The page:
How to survive the downward spiral of anxiety

How to survive the downward spiral of anxiety

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How to survive the downward spiral of anxiety

Population studies highlight a surge in the use of antidepressants and anti-anxiety medication in women, while clinicians see increasingly complex presentations of stress, anxiety and depression in female patients.

Societal patterns and trends over the past decade – like the early onset of puberty in girls, easy access to the internet, precocious sexual awareness or experimentation, reconstituted and single parent families – affect vulnerable groups like women and children.

The Epidemiological Catchment Areas Study found that generalised anxiety is more likely to present in women and in those with childhood fears or marital or sexual disturbances. Panic attacks are twice as common in women, while hormonal changes during puberty, menstruation, pregnancy, childbirth and menopause cause bloating, weight gain, stress, anxiety and mood disturbances.

One study associated psychiatric disturbances with a multifactorial genesis (incorporating a cultural context) in women. In men, on the other hand, it was linked directly to workplace bullying. Certain societal expectations haunt women throughout their lives, even in an evolving and increasingly cosmopolitan society like ours. Achieving work-life balance after motherhood remains a challenge. There is documented evidence of higher rates of suicidal ideation and attempts of suicide in the lesbian population.

Women respond differently to stress and are significantly more likely to eat more. This leads to weight gain and body image problems that further heighten stress. Women reportedly talk more to family and friends to cope with job-related stress. Hence, their self-worth may hinge on the response of their support network.

Telltale signs of stress and anxiety include worries or fears that are out of proportion, avoidance of the feared situation and lack of control. Bodily symptoms (fluttering heart, queasy tummy, shaking hands, sweating, recurrent headaches) can confuse matters by mimicking a physical illness. Frustration and anger may affect personal relationships, initiating a vicious downward spiral.

Stress in women can be heralded by emotionality; altered appetite, sleep or sex drive; poor self care and low energy, motivation, self-esteem or confidence. Taking practical, supported steps in a timely manner will help address the problem.

How to manage stress

See your doctor: Ensure there are no serious medical symptoms that may be masquerading as signs of stress. If psychological, try not to worry about stigma and see a psychiatrist early.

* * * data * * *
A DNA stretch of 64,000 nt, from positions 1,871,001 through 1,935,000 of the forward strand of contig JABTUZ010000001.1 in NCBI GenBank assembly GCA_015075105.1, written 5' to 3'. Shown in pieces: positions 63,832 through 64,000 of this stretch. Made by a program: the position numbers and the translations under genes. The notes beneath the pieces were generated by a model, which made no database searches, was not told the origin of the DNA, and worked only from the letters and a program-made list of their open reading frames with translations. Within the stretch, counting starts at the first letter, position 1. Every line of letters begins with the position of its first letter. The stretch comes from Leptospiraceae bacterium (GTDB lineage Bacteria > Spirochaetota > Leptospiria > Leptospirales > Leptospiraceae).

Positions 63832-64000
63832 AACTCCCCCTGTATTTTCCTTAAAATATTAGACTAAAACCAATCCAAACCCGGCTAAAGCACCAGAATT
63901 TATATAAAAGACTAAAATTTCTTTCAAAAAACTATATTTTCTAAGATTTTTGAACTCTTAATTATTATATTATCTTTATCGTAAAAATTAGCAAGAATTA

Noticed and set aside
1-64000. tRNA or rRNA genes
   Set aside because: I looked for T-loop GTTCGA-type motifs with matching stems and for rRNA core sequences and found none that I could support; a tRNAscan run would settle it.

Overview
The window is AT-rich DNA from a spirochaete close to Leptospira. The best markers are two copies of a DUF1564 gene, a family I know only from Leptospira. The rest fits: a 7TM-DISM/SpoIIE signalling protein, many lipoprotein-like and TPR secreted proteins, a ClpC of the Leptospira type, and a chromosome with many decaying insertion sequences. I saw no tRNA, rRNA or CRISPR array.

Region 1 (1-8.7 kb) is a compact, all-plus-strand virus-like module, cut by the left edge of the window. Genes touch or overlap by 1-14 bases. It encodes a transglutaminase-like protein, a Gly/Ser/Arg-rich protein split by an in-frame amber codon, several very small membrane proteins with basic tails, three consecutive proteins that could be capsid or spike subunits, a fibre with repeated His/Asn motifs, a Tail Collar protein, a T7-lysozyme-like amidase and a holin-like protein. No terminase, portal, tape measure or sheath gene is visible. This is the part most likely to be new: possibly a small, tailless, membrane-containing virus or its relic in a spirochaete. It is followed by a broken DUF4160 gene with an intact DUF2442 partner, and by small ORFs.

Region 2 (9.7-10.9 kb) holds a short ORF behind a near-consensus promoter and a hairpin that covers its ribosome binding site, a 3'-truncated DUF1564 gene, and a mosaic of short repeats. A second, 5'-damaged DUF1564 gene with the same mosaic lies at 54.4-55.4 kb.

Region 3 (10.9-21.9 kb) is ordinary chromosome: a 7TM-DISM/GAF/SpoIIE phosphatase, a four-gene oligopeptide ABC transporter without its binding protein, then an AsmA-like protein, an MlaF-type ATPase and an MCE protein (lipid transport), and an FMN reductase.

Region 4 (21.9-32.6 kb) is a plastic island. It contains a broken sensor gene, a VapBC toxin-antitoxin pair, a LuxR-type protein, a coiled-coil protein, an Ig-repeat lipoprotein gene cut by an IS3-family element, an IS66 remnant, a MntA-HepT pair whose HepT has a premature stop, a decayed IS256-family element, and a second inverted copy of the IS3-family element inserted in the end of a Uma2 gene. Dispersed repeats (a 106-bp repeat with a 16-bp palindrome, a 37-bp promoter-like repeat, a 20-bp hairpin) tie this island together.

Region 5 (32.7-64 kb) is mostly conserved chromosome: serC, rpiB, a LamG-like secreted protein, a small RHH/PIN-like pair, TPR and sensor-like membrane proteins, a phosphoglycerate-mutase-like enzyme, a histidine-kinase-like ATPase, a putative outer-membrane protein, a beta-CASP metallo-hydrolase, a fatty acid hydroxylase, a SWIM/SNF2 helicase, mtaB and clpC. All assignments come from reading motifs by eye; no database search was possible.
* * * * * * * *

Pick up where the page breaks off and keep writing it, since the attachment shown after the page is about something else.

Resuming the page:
Know triggers to stress: Knowing our responsiveness or adaptation style is the first step towards effective stress management. Try not to blame or judge yourself harshly. Focus on building your self-worth and independence with awareness, time and practice. Practice self-reliance, build a tool box of coping strategies and a good support network with the help of a professional or a supportive friend.

Work to live, not live to work: A consistent, regulated pace of work and life helps. Take brief breaks during the day. Leave work on time. If you are working from home, have a designated workspace, with time and space boundaries. Slot relaxation into your daily schedule.

Stay active and organised: Daily walks increase cardiovascular fitness
and release serotonin, the feel-good chemical that reduces anxiety and improves your mood. Planning ahead and sleeping on time can reduce anticipatory stress.

Be creative: Healthcare studies show that music and art in personal lives or the environment promote mental health and recovery from illness. Creative arts can reduce the impact of illness or pain. Research suggests that a combination of music and well-evidenced therapeutic techniques may be a useful adjunct for anxiety, depression, adjustment and emotionality.

Share and give: Connective, sharing experiences release the hormone
oxytocin. Community work is great for socialisation, confidence, self-worth
and timely support. Everyone’s upbringing and environment is different. Generalisations are not helpful. Simplifying your life and strengthening your mind can contribute to enduring benefits on mind and body, quality of life and satisfaction.

(The author is a senior consultant psychiatrist and medical educator, National Health Service, UK)